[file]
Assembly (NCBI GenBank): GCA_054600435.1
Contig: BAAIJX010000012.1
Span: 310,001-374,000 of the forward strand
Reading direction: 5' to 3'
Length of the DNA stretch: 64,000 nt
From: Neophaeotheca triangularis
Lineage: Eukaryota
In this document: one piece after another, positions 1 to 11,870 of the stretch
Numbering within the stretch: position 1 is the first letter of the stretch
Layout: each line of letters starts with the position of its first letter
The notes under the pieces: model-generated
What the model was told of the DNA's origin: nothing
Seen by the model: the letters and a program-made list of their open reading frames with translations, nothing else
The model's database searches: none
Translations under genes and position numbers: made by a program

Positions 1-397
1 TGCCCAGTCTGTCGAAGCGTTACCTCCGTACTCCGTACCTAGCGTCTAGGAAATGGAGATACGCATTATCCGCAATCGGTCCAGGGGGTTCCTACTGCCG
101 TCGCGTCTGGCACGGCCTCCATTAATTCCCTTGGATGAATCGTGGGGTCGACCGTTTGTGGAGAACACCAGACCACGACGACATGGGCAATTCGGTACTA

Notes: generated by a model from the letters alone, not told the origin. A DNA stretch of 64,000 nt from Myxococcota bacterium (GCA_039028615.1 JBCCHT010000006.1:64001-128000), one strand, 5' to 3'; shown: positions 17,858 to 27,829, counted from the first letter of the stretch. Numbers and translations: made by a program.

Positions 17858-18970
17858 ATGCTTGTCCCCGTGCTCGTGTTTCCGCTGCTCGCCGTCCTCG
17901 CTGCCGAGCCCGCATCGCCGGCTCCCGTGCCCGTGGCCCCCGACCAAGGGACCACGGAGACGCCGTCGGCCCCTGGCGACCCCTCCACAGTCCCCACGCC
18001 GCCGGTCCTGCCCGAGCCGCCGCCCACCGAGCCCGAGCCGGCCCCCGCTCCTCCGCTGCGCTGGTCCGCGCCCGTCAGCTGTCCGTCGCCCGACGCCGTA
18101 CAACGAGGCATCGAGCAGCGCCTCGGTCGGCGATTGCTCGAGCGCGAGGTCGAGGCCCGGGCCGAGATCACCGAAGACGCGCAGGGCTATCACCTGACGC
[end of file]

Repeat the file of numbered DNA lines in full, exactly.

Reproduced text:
Assembly (NCBI GenBank): GCA_054600435.1
Contig: BAAIJX010000012.1
Span: 310,001-374,000 of the forward strand
Reading direction: 5' to 3'
Length of the DNA stretch: 64,000 nt
From: Neophaeotheca triangularis
Lineage: Eukaryota
In this document: one piece after another, positions 1 to 11,870 of the stretch
Numbering within the stretch: position 1 is the first letter of the stretch
Layout: each line of letters starts with the position of its first letter
The notes under the pieces: model-generated
What the model was told of the DNA's origin: nothing
Seen by the model: the letters and a program-made list of their open reading frames with translations, nothing else
The model's database searches: none
Translations under genes and position numbers: made by a program

Positions 1-397
1 TGCCCAGTCTGTCGAAGCGTTACCTCCGTACTCCGTACCTAGCGTCTAGGAAATGGAGATACGCATTATCCGCAATCGGTCCAGGGGGTTCCTACTGCCG
101 TCGCGTCTGGCACGGCCTCCATTAATTCCCTTGGATGAATCGTGGGGTCGACCGTTTGTGGAGAACACCAGACCACGACGACATGGGCAATTCGGTACTA

Notes: generated by a model from the letters alone, not told the origin. A DNA stretch of 64,000 nt from Myxococcota bacterium (GCA_039028615.1 JBCCHT010000006.1:64001-128000), one strand, 5' to 3'; shown: positions 17,858 to 27,829, counted from the first letter of the stretch. Numbers and translations: made by a program.

Positions 17858-18970
17858 ATGCTTGTCCCCGTGCTCGTGTTTCCGCTGCTCGCCGTCCTCG
17901 CTGCCGAGCCCGCATCGCCGGCTCCCGTGCCCGTGGCCCCCGACCAAGGGACCACGGAGACGCCGTCGGCCCCTGGCGACCCCTCCACAGTCCCCACGCC
18001 GCCGGTCCTGCCCGAGCCGCCGCCCACCGAGCCCGAGCCGGCCCCCGCTCCTCCGCTGCGCTGGTCCGCGCCCGTCAGCTGTCCGTCGCCCGACGCCGTA
18101 CAACGAGGCATCGAGCAGCGCCTCGGTCGGCGATTGCTCGAGCGCGAGGTCGAGGCCCGGGCCGAGATCACCGAAGACGCGCAGGGCTATCACCTGACGC